At 12/06/2006 11:27 PM, Blogger PositivePaul said...

Seriously, this is the move that pushes a lot of folks on the "Bavasi is OK" fence well over the edge. Like, say, me for example.

There's no way to spin this into a good move. Not with what other teams were (as reported behind the scenes) ready to give up for Soriano.

As I said on DOV -- Let’s just say Bavasi’s self-performed the same routine that Bob Barker likes to plug at the end of Price is Right.

 
At 12/07/2006 10:12 AM, Blogger Snave said...

This was just a gross move. Bavasi gives the Braves a guy who should be able to step in and close ballgames right away, as long as he's healthy. The Braves give us a pitcher who isn't in their future plans and might not be in the future plans of many other ballclubs. I'll wait and see how the two players perform, but my hunch is we gave up a closer for a dime-a-dozen back-end-of-the-rotation-at-best player.

A couple more moves like this, and we'll be in last place next year for sure.

 
At 12/07/2006 12:25 PM, Blogger marc w said...

Yeah, I think this trade is somewhat remarkable, in terms of getting so little for a commodity that's so hot in this market. Seriously, people need to study this... why has the market value of a crappy 4th starter skyrocketed (in dollars or prospects)?

Other issues raised by this:
1: Has Bavasi fallen so in love with GB pitchers that he ignores literally everything else about them? 'Hi Mr. Bavasi, I'm Horacio Ramirez' 'Great, good to meet you Brandon...we're glad to have you.' 'no no, it's uh, it's Horacio' 'Of course, Brandon. Absolutely. You'll really like it here; you should say hi to Derek over there- he was solid for us in the bullpen' 'uh, I'm sean green, mr. Bavasi. S-E-A-N'.
The man's now some weird walking parody of baseball prospectus circa 2002 or something.

2: Do the M's know something we don't? i.e., Soriano isn't fully healed either from the liner or from TJ? I've always been worried that Soriano's velo never fully came back, but it certainly didn't hurt him last year. But did something else turn up that, for whatever reason, the Braves aren't too worried about (but that the M's think really knocks down his value)? This would be an interesting argument, but of course you need to give the benefit of the doubt to the M's front office, and I don't know anyone feeling that charitable right now. And it has nothing at all to do with Soriano's actual market value right now. If Chad Cordero can get you a huge haul, Soriano should net a slightly smaller (but still big) haul.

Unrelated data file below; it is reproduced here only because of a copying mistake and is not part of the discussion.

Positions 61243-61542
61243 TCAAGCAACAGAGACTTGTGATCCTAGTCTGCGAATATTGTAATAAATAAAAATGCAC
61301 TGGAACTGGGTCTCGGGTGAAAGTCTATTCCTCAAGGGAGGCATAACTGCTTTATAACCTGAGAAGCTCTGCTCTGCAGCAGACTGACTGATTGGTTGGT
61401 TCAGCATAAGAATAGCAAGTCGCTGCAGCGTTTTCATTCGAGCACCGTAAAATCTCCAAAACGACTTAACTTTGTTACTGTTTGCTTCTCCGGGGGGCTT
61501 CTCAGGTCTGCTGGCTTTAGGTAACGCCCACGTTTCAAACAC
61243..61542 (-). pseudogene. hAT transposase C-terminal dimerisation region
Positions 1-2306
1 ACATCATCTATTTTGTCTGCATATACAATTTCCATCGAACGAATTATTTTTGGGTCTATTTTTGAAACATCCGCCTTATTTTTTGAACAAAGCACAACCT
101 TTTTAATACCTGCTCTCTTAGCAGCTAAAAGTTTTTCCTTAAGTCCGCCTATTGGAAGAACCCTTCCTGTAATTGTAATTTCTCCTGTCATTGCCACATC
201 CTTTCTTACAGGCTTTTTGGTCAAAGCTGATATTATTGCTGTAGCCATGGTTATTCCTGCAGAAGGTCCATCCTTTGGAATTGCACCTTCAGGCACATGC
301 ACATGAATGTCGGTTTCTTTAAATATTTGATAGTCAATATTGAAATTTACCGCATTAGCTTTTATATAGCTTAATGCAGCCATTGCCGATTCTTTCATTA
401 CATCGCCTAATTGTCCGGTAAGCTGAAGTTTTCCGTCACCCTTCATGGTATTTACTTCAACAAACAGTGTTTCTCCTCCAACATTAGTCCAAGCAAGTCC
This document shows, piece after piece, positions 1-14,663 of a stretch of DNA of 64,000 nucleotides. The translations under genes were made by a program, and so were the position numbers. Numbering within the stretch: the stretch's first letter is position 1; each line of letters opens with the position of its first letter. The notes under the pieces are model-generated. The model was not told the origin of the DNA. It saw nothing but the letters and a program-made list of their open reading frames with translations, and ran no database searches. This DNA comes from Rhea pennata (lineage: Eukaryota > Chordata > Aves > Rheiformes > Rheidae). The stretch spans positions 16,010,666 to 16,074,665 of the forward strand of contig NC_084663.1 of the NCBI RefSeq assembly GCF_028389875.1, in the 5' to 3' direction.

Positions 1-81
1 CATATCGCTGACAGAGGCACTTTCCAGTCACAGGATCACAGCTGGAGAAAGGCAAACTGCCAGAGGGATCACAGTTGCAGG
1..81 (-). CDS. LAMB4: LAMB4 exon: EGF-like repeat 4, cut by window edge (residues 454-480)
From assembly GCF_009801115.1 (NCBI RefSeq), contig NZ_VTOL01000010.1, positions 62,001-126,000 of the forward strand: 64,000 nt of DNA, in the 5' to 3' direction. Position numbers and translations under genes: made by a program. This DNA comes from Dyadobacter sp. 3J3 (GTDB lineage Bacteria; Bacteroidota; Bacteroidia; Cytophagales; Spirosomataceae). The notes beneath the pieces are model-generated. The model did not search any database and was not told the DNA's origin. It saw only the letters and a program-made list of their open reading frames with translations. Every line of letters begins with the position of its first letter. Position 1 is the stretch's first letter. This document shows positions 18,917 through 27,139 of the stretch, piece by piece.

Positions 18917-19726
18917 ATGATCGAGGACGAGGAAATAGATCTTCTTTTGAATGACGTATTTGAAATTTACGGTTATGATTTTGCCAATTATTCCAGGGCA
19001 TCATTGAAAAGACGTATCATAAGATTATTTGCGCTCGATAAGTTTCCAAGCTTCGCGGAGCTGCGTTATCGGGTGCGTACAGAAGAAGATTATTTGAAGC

3: Maybe this works because, y'know, baseball's weird and all. What's the biggest 'lopsided' trade that actually worked for the team that got 'fleeced'? Right now, I suppose we'd say the Freddie Garcia trade, though that was a different animal. A vet-for-prospects thing often works well short term for one team and long term for the other; that's different than trading two young but established pitchers. But who knows? Maybe Soriano's arm falls off and Horacio Ramirez puts up a weird, fluky- BABIP-fueled solid year, like Derek Lowe's 2002 (I know Derek Lowe is faaar better, but work with me here)...

 
At 12/07/2006 1:41 PM, Blogger PositivePaul said...

Well, I'd say that this says a lot...

 
At 12/07/2006 4:44 PM, Anonymous Deanna said...

Heh, Damian Moss didn't even make it into the NPB. He tried out for the Yokohama Bay Stars last year and they said "Your fastball sucks" and dismissed him.

 
At 12/07/2006 10:32 PM, Blogger marc w said...

I was going to say something about that, Deanna... I heard he crashed and burned over there; at least he's not connected with a team that could then fleece us in exchange for his 'services.'

 
At 12/13/2006 6:05 PM, Blogger Snave said...

Bad to worse:

Snelling and Fruto to the Nationals for Jose Vidro... so Vidro can be the DH. Huh!?

 

Post a Comment

<< Home